Historically, nothing has been shown to be beneath politics or political office. In the era of the Trump presidency, as buffoonish, dangerous, and hostile to decency as it is, it still must be taken realistically. Unlike Saul, Trump wanted power. Like Saul, if reports are true, the President is reported to be cut off, or has cut himself off, from many people, and including some of his closest advisors. He has surrounded himself with comforting voices that won’t push or challenge him. If they do, they’re fired or they eventually quit. His advisors give him the information that he wants to hear to placate his ego. He is isolated, disconnected, and petulant. And though his relationship with the Republican party still seems strange, he has other “private or factional interests”[11] to look out for: mostly himself and his assets once he returns to private life. But I want to also push in the other direction. Democratic politics (or “the people”) can also foster many of the same tendencies. Majorities, be they in numeric or persuasive power, can also entrench into defensive postures and uphold and maintain political power for the sake of bias, nostalgia, or convenience.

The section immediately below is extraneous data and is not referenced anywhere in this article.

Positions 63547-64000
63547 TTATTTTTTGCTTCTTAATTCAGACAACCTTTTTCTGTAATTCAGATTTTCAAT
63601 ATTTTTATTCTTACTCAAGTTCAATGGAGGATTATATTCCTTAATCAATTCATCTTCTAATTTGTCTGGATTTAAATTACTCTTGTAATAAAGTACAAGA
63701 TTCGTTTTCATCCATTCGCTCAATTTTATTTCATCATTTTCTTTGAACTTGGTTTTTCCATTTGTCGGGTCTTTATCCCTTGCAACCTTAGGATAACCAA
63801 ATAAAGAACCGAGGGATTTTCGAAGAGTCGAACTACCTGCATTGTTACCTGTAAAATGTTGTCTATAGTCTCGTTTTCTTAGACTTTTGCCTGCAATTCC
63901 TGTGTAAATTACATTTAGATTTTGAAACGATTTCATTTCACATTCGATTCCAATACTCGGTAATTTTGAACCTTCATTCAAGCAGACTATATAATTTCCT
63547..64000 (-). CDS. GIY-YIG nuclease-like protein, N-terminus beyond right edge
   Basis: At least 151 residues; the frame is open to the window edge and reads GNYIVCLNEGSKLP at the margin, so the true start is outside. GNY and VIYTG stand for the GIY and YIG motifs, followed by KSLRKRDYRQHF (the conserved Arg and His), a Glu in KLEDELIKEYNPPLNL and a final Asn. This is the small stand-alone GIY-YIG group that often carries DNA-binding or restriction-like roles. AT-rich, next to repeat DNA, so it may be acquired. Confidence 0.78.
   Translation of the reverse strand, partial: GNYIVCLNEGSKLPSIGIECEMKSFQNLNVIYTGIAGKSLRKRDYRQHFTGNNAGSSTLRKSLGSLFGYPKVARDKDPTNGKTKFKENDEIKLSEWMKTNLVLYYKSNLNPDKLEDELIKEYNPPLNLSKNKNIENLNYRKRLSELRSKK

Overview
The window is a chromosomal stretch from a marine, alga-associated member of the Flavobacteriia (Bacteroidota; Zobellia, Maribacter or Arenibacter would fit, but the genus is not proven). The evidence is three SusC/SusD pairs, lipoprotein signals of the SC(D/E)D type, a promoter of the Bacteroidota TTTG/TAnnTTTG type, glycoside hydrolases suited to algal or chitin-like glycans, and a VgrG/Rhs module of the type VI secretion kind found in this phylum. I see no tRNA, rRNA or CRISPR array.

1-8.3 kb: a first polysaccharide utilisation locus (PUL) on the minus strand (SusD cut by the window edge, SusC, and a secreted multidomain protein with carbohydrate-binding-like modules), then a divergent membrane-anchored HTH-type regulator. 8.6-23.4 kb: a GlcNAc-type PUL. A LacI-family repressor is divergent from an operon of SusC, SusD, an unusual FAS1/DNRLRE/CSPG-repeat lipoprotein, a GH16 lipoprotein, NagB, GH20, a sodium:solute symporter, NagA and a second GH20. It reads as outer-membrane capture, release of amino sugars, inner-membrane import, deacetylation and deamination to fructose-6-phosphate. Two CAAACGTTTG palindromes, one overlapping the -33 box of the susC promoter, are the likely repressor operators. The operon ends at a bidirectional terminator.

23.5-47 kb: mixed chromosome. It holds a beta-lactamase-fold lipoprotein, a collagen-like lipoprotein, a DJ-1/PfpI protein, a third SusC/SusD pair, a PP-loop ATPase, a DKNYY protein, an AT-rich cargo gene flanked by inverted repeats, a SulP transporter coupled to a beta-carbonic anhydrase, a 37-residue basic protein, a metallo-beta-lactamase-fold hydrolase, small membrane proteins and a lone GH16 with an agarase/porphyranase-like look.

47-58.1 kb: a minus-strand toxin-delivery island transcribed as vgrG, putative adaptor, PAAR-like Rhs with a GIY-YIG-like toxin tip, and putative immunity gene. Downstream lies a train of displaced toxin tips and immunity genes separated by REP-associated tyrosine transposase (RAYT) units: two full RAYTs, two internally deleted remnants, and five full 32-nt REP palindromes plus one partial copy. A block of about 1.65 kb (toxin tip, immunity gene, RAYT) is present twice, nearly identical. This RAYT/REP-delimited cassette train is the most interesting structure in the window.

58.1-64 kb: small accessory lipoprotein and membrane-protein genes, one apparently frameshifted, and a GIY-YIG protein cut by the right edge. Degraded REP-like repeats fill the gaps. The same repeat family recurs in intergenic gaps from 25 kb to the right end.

The book of Samuel—and this book of interpretation—sits nicely in the tradition that helpfully calls on us to strip out idealized visions of what politics is or how it operates. Psychology of political power changes over time, from ruler to administration. The faults of some, decadence and entitlement, may not be the faults of others, isolation and paranoia. Whoever is in charge, no matter the ideological program or party that is behind the political leader, power is the tool that is both used for the collective interest of subjects and the individual interest of the leader. As the authors charge, the book of Samuel, and “its anatomy of sovereignty applies not only to dynastic kingship in a tribal society but, with suitable modifications, illuminates important features of every political order, including the welfare state, the liberal state, and so forth.” And though possibilities always lurk whenever power is utilized, a cold eye is necessary to see power for what it is, not simply what you want it to be. Untying politics from its very own idolizing and idealizing tendencies, this book is about what happens when politics, as it often does, goes wrong, and dutifully shows what traits need to be deployed to analyze and take political depravity seriously. That alone speaks to its relevance for today.

 


 

Cochrane, Charles Norris and David Beer (editor). Augustine and the Problem of Power: The Essays and Lectures of Charles Norris Cochrane. Eugene, OR: Cascade Books, 2017.

Halbertal, Moshe and Stephen Holmes. The Beginning of Politics: Power in the Biblical Book of Samuel. Princeton, NJ: Princeton University Press, 2017.

[1] (Cochrane 2017, 14)

[2] (Halbertal 2017, 2)

[3] (2)

[4] (163)

[5] (5)

[6] (23)

[7] (23)

[8] (32)

[9] (82)

[10] (84)

[11] (169)